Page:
# Mathematical induction… or not?

Lately I’ve been spending some time investigating the teaching of mathematical induction, and in particular questions which require the proof of a divisibility property. Here’s two:

1. Prove that for all integers , is divisible by 57.
2. Prove that for all integers , is divisible by 676.

Interestingly enough, for many such problems – and almost all discrete mathematics texts will include, if not these actual problems, then several very similar to them – induction is not necessarily the simplest method of proof.

Let’s look at the first example. I shall give three proofs: two using induction, and one not. For the induction proofs, the base step is trivial: . Now for the inductive step:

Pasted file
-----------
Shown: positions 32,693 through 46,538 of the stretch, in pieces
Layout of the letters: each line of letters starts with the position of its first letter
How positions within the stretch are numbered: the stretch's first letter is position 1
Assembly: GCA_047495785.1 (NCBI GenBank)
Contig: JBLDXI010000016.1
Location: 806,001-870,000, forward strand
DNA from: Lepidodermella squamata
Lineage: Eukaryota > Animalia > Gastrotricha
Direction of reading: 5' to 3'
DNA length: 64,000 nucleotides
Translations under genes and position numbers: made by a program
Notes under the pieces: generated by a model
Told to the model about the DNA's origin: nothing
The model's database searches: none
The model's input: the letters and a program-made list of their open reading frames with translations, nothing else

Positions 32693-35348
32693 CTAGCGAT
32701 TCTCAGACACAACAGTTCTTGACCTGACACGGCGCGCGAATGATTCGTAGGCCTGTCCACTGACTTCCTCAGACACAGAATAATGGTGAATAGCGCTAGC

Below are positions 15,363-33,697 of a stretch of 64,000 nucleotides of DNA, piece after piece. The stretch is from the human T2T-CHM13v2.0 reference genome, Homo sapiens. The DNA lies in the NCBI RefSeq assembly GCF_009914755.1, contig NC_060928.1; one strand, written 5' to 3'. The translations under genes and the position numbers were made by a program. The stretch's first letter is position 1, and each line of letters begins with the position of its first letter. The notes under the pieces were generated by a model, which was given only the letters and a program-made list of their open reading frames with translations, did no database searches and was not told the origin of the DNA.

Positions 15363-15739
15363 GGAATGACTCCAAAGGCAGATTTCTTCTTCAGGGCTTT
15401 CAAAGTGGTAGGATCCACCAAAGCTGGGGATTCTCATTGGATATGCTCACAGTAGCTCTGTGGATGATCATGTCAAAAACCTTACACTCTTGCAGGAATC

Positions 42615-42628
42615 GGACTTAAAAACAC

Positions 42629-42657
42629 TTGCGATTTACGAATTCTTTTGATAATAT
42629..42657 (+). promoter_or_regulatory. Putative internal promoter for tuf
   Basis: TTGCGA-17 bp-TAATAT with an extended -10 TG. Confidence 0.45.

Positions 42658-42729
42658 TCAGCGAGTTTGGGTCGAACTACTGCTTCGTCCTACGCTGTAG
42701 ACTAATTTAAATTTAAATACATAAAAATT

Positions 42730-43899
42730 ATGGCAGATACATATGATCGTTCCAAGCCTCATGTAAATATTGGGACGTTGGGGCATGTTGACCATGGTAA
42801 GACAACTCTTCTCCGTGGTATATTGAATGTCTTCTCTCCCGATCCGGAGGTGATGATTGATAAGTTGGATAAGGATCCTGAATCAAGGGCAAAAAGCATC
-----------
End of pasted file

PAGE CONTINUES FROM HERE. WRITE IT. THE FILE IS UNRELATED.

• Assume for some . Replace with . Then:

by the inductive hypothesis

• We use the fact that for a function if is divisible by 57, and if is dvisible by 57 for some relatively prime to 57, then is divisible by 57.
Here and if we use , then
.

Now for a proof not using induction, but a tiny bit of number theory. First, write

.

Then:

How simple is that?

Now for the second example. In fact, it is very easy to prove that is divisible by : expand using the binomial theorem, and remove the last two terms; the rest will consist of powers of the lowest of which is . The result follows.

I wonder, of the vast number of induction exercises given to students, how many problems are in fact far more easily proved by other means?

## One thought on “Mathematical induction… or not?”

1. mvngu says:

Possible typo?

> Here’s two:
Here are two: